What is a VPN and why should I get one for my Synology or QNAP NAS?
The internet is not the place it once was! Thanks to the likes of the Net Neutrality bill and Internet service providers (ISPs) now having free access to your searches and online behaviour (worth a fortune in it’s marketing and trend analysis alone), the internet is no longer a place where you just surf the web, care free. Don’t think that just using Incognito mode will protect you, that is just a local disguise and one that limits cookies, browser history and search lists. Everything you do and every website you visit from your home internet, Coffee shop WiFi and 4G Mobile phone provider is visible, trackable and most importantly if all, controllable by both your ISP and the website owners. In this way your online behaviour can be controlled and monitored in these ways:
- Access to content that a 3rd party has decided that you should not access, will be barred
- Accessing content from another country can be blocked (this can have ethical, social and political concerns)
- The way you view a specific webpage can be altered without your knowledge as a means to shape your browsing
- You can be guided to paywall content (pay-to-view) and free-community content be hidden, diverted to further a business’ own interest
- Connected websites can pool the knowledge collected on your online behaviour as a means to cater future sites. If used ethically, this can be a good thing. But is all too often used as a means to ransom or close doors to individual content online in an effort to guide you to the website’s partnered content.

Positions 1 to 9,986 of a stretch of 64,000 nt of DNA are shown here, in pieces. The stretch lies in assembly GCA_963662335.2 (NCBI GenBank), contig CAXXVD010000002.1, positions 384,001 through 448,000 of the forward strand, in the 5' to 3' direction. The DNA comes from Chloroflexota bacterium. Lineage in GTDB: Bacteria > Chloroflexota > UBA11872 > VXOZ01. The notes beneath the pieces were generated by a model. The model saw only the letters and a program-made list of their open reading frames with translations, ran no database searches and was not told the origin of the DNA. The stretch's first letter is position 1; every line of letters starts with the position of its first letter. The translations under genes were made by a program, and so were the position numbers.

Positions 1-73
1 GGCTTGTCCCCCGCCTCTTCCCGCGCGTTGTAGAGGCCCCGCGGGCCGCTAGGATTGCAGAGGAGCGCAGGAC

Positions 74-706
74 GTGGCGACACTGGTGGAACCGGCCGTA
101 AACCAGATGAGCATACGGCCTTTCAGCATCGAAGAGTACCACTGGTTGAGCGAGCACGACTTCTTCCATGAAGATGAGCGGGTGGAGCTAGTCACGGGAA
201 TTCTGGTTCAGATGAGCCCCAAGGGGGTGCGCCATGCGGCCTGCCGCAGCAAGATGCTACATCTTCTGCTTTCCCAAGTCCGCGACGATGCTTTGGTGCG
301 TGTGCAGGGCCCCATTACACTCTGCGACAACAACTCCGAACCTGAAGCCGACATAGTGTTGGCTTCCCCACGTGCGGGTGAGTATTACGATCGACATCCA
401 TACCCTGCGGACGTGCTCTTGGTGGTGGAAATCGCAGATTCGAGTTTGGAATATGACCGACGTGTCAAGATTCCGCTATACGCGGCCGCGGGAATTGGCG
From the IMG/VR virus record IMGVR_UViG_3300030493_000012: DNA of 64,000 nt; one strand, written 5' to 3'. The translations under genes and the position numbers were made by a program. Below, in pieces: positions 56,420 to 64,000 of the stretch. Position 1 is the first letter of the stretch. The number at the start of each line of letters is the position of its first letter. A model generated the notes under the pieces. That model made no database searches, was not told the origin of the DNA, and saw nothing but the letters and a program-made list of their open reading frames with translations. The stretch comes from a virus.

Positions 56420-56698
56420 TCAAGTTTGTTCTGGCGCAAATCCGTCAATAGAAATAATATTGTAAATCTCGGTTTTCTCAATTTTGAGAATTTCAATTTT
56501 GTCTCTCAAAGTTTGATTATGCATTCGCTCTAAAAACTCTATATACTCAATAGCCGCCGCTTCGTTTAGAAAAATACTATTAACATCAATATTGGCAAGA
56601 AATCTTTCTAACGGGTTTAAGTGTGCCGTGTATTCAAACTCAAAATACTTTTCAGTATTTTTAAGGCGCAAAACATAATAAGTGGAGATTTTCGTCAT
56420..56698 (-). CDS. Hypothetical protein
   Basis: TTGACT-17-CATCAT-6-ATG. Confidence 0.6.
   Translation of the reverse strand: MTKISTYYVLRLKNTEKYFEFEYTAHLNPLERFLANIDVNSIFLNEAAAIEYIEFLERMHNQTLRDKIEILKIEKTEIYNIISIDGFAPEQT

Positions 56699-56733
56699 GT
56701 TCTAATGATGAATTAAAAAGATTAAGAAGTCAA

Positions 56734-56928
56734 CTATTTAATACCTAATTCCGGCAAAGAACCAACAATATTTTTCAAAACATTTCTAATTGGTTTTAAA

Why is my ISP trying to restrict my internet and how does a VPN help?
So, all pretty scary stuff. What is the answer? I think you know. It is a Virtual Private Network, or VPN. Although a VPN sounds tremendously technical, nothing could be further than the truth and it serves as just an extra step in your daily internet use (and in some cases this extra step can be automated into Windows Mac, iOS and Android devices in the background, making VPN use absolutely seamless). A VPN in the briefest sense is just a destination online (so a URL or http://www web address) that you go to, login with a username and password, then that is it. It then means that you now access the internet through THIS portal. Through this oddly magical internet door you now view the internet as a faceless and hidden internet-ninja! With your ISP only seeing that you visited a VPN provider and then nothing after. The websites you visit are unaware of your identity, cannot garner your name, search history or address and even your true country location is disguised, so they cannot block you from regional content, sell you local advertising or block you from content your ISP has flagged ‘not allowed’ by their Terms and conditions. This all sounds too good to be true right? Well read on to learn the advantages and disadvantages of using a VPN in your NAS, Desktop computer and more.